Dec. 25, 2007: Calif. Project Is One of First to Achieve LEED Core and Shell Certification
LEED is a nationally recognized benchmark for the design, construction, and operation of high-performance green buildings. LEED promotes a whole-building approach to sustainability by recognizing performance in five key areas of human and environmental health: sustainable site development, water savings, energy efficiency, materials selection, and indoor environmental quality. Core and Shell encompasses base building elements such as structure, envelope, and the HVAC system.
“Recognizing that the trend in real estate is green, in developing the site at 681 Gateway, we set out to create state-of-the-art office/laboratory shell that was highly efficient and environmentally beneficial. We are pleased that our efforts have been recognized by receiving a Silver LEED designation, the first in our niche and a high standard to have achieved,” said Joel S. Marcus, chief executive officer of Alexandria. “Incorporating environmental best practices into our building projects is an important way forward and we have established ourselves as a leader in creating energy efficient and sustainable office/laboratory space. Since our inception, Alexandria has pioneered the development of office/laboratory space for the life science sector and we are now pleased to be the pioneers of a green initiative in our niche.”
The 681 Gateway facility is a 127,000-square-foot building developed on a three-acre site in South San Francisco. The building is equipped with high-efficiency chillers and boilers, a non-chemical water treatment system for the cooling towers, and more than 16 percent of the materials used incorporate recycled content. Among its energy achievements, the building exceeds California Title 24 by 28 percent and utilizes daylighting, spectrally selective glazing, motion sensors, and dimming controls. The non-chemical water treatment for the cooling towers could reduce make-up water by as much as 200,000 gallons per year, more than 10 percent of the building’s total water use. These energy efficient elements help to substantially lower tenant’s costs.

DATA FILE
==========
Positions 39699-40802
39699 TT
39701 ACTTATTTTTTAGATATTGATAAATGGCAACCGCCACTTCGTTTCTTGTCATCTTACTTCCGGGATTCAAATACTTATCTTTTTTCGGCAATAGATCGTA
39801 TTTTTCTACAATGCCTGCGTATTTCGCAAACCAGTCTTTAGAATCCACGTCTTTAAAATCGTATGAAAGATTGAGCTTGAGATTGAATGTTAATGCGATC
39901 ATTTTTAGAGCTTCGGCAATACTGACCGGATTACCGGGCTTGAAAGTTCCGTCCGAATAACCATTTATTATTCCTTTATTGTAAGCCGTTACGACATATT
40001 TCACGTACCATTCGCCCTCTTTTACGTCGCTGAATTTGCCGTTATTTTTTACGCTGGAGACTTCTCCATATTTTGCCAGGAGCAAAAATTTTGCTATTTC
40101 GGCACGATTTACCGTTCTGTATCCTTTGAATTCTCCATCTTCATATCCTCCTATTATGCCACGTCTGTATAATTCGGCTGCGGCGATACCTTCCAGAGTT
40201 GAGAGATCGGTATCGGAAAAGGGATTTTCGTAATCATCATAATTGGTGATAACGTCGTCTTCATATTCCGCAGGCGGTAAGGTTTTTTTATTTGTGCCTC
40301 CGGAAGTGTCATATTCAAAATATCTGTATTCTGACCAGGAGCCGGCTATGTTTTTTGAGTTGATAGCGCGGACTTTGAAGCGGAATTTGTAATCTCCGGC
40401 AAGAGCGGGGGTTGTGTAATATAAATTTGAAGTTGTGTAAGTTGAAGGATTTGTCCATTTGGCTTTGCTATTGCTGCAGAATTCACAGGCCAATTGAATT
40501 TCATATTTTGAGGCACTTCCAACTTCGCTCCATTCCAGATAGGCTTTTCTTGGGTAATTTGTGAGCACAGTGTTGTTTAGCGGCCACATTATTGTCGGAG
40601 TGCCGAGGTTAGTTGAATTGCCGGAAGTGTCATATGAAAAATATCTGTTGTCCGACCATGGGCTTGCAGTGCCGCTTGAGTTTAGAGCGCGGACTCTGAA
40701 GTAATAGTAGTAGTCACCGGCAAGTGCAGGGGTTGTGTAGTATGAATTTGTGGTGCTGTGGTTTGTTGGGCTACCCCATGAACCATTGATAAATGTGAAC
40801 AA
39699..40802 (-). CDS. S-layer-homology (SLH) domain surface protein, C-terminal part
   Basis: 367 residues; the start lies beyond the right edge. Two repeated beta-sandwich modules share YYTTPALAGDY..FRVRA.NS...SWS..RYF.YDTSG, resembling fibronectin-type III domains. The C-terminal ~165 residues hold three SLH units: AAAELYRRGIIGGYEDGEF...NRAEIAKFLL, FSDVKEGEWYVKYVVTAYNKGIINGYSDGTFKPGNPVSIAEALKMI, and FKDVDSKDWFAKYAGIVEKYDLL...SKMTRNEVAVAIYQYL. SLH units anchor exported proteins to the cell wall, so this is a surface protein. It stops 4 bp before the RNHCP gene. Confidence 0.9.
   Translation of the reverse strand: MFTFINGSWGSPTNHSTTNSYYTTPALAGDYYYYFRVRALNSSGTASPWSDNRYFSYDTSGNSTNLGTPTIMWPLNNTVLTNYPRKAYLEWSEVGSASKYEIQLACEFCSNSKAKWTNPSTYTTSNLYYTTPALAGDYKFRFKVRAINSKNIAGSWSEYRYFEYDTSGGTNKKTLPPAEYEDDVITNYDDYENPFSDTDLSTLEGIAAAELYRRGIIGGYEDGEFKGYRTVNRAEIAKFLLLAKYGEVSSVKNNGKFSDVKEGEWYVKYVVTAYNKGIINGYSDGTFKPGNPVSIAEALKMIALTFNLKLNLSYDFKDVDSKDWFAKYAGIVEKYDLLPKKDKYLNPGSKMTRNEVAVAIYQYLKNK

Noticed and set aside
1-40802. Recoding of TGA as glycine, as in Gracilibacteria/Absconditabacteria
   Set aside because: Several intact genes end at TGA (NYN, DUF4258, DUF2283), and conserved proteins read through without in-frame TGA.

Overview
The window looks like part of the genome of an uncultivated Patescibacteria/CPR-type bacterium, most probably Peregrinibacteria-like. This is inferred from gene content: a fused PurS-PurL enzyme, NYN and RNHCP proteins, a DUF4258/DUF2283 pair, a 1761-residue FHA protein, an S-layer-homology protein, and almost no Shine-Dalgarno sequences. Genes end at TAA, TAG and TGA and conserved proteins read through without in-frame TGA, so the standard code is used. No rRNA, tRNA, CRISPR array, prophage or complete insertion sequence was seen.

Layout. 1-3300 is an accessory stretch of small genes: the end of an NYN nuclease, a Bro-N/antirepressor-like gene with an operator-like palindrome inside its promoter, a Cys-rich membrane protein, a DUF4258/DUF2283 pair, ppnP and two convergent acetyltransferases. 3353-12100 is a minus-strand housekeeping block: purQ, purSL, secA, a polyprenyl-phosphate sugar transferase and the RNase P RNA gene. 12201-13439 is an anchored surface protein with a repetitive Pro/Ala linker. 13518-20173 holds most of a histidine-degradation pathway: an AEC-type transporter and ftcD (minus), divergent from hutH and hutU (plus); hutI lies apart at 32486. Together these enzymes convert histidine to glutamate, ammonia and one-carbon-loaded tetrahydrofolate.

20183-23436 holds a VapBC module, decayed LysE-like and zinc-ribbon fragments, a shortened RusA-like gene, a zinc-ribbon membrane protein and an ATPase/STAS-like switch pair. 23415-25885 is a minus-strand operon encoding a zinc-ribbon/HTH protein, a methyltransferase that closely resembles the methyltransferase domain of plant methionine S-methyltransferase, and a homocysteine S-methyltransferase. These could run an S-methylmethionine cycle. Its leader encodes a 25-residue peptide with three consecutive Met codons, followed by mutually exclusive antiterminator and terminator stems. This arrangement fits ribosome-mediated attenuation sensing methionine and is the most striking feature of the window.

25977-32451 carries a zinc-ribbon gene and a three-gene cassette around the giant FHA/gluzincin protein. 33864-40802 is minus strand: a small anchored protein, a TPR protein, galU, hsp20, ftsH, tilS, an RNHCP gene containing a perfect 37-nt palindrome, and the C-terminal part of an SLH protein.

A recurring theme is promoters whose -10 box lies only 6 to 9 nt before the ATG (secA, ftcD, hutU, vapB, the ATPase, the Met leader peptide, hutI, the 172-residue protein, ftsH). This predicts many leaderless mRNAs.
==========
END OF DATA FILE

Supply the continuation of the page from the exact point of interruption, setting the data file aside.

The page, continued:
James H. Richardson, president of Alexandria, commented, “LEED certification is the highest recognized standard for evaluating green design and construction. As the premier international life science property specialist and the leader in developing green laboratory space with a proven capability in developing LEED-certified facilities, we will continue to meet the needs of life science companies who are more and more often seeking state-of-the-art office/laboratory spaces that are energy and environmentally efficient. We are committed to green initiatives and are proud to be leader in developing sustainable properties for the life science industry.”
Publication date: 12/24/2007